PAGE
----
8:39 a.m. ET President Obama is spending Tuesday morning playing basketball with friends at Ft. McNair–an Election Day ritual that dates back to his own presidential campaigns, according to the White House pool.
8:36 a.m. ET Vice President Joe Biden voted in Wilmington, Delaware early Tuesday.
“It could be a very long night of it could be very short,” he said, telling a reporter to keep an eye on Florida, according to a White House pool report.
“The bad news is I’m not going away,” he joked and said he would continue to fight against income inequality after he leaves office.
8:28 a.m. ET While on the plane in the early hours Tuesday morning after Hillary Clinton’s final campaign rally in Raleigh, North Carolina, Hillary and Bill Clinton took the “mannequin challenge” on the plane with their staffs and special guest Jon Bon Jovi.
8:20 a.m. ET Eric Trump sat down for an interview on “CBS This Morning” and predicted Tuesday that his father will win key battleground states like Florida and Nevada in the presidential election.
Asked if he predicts his father will win Florida, Eric said, “I really do because frankly everywhere I go, there’s thousands of people that show up.”
Even if Trump wins Florida, he would also need to win states like Ohio, Michigan and Pennsylvania.
“There are six or seven different routes including Nevada, which traditionally never goes red, but I think it’ll go red this election cycle.”
8:17 a.m. ET Kaine spoke to “CBS This Morning” after he voted and said the election on Tuesday will be “history-making.”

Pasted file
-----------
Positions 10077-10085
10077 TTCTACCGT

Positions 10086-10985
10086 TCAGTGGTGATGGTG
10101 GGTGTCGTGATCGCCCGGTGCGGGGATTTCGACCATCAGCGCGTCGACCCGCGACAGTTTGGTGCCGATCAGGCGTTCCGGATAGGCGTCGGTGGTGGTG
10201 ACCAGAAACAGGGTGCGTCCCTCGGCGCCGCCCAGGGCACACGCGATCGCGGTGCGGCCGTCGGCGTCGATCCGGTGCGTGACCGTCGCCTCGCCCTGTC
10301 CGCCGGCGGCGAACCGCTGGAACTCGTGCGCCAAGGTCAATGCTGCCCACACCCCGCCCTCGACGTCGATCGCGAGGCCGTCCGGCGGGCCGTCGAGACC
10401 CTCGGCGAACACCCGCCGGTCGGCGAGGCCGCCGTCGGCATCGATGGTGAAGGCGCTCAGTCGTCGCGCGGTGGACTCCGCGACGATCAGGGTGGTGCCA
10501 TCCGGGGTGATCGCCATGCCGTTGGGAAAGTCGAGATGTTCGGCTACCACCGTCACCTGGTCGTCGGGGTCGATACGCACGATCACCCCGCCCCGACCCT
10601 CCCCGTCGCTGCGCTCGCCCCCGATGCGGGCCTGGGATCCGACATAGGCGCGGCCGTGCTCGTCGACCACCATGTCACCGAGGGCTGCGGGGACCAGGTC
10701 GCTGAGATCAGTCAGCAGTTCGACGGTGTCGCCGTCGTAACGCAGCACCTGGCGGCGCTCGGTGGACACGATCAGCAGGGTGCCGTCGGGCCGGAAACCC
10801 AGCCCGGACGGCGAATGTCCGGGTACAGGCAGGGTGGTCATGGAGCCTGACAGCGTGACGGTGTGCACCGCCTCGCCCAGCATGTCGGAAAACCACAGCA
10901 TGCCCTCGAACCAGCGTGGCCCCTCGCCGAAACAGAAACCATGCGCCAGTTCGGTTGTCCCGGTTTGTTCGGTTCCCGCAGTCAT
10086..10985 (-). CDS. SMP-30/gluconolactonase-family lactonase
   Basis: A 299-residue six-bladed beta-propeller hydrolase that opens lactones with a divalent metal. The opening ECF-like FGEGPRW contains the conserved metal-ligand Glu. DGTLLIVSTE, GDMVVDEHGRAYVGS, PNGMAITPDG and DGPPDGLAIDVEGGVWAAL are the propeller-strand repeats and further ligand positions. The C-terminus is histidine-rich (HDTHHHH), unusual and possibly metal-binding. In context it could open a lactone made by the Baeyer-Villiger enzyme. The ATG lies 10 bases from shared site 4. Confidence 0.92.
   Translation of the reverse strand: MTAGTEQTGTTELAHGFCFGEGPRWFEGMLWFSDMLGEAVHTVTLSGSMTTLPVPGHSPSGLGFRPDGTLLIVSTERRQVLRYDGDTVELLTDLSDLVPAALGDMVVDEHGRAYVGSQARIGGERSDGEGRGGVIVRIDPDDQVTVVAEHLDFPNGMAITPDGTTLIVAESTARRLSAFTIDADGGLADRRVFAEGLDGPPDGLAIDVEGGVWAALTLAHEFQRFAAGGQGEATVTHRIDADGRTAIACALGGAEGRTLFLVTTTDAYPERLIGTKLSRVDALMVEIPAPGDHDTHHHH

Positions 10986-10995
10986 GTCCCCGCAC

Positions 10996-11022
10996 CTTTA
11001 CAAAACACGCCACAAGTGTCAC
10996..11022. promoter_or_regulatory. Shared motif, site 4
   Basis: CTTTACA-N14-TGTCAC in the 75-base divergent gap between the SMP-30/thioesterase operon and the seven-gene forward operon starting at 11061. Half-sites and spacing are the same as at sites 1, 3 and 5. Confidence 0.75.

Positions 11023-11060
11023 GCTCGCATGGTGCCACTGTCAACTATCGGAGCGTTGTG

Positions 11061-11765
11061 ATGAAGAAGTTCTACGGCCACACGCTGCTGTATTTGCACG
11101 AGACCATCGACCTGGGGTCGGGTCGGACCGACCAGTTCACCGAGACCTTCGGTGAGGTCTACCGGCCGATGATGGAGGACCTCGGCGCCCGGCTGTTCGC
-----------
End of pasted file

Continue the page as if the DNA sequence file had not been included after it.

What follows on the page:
“We think that this is gonna be a history-making election and you’ll wanna say you were there,” said Kaine, who said there was a “great line” at his polling place in Virginia when it opened at 6 a.m. ET.
Kaine emphasized that the issue Tuesday is turning out voters, but he also acknowledged that the Latino vote could make a huge difference in some of the battleground states.
I think this is the election where the Latino community understand that they make a big difference, that they don’t view themselves as a minor part of the electorate anymore,” Kaine said. “In states like Florida, Virginia, North Carolina and Nevada, Colorado, all over the country Latino vote now sees that they could be a difference-maker. And that is an empowering thing.”
7:25 a.m. ET Tim Kaine cast his vote early this morning — around 6 a.m. — walking from his house with his wife Anne Holton, his parents and two neighbors. He voted at the Hermitage Methodist Home in Richmond, Virginia.
For the rest of the day, he’ll appear on some morning shows to encourage people to vote, “have breakfasts with my buddies, then I’m going to come home after breakfast, and Anne and I and my folks are going to hang out go for a walk or something.” Mid-day, he said, they’ll make their way to New York, “and then just be nervous for awhile.”
The polls in most areas open at either 6 a.m. or 7 a.m., while poll closing times range from 6 p.m. to as late as 9 p.m. local time.
6:46 a.m. ET The first votes are in, and Donald Trump is off to a very early lead in the 2016 presidential election, winning over the voters of three tiny New Hampshire precincts by a 32-25 margin over Hillary Clinton.
Polls in the New Hampshire towns of Dixville, Hart’s Location and Millsfield opened just after midnight Tuesday and closed as soon as everyone had voted. Clinton won more votes in Dixville and Hart’s Location, but Trump was the overwhelming favorite in Millsfield, with a 16-4 edge.
Under New Hampshire state law, communities with fewer than 100 voters can get permission to open their polls at midnight and close them as soon as all registered voters have cast their ballots. — Associated Press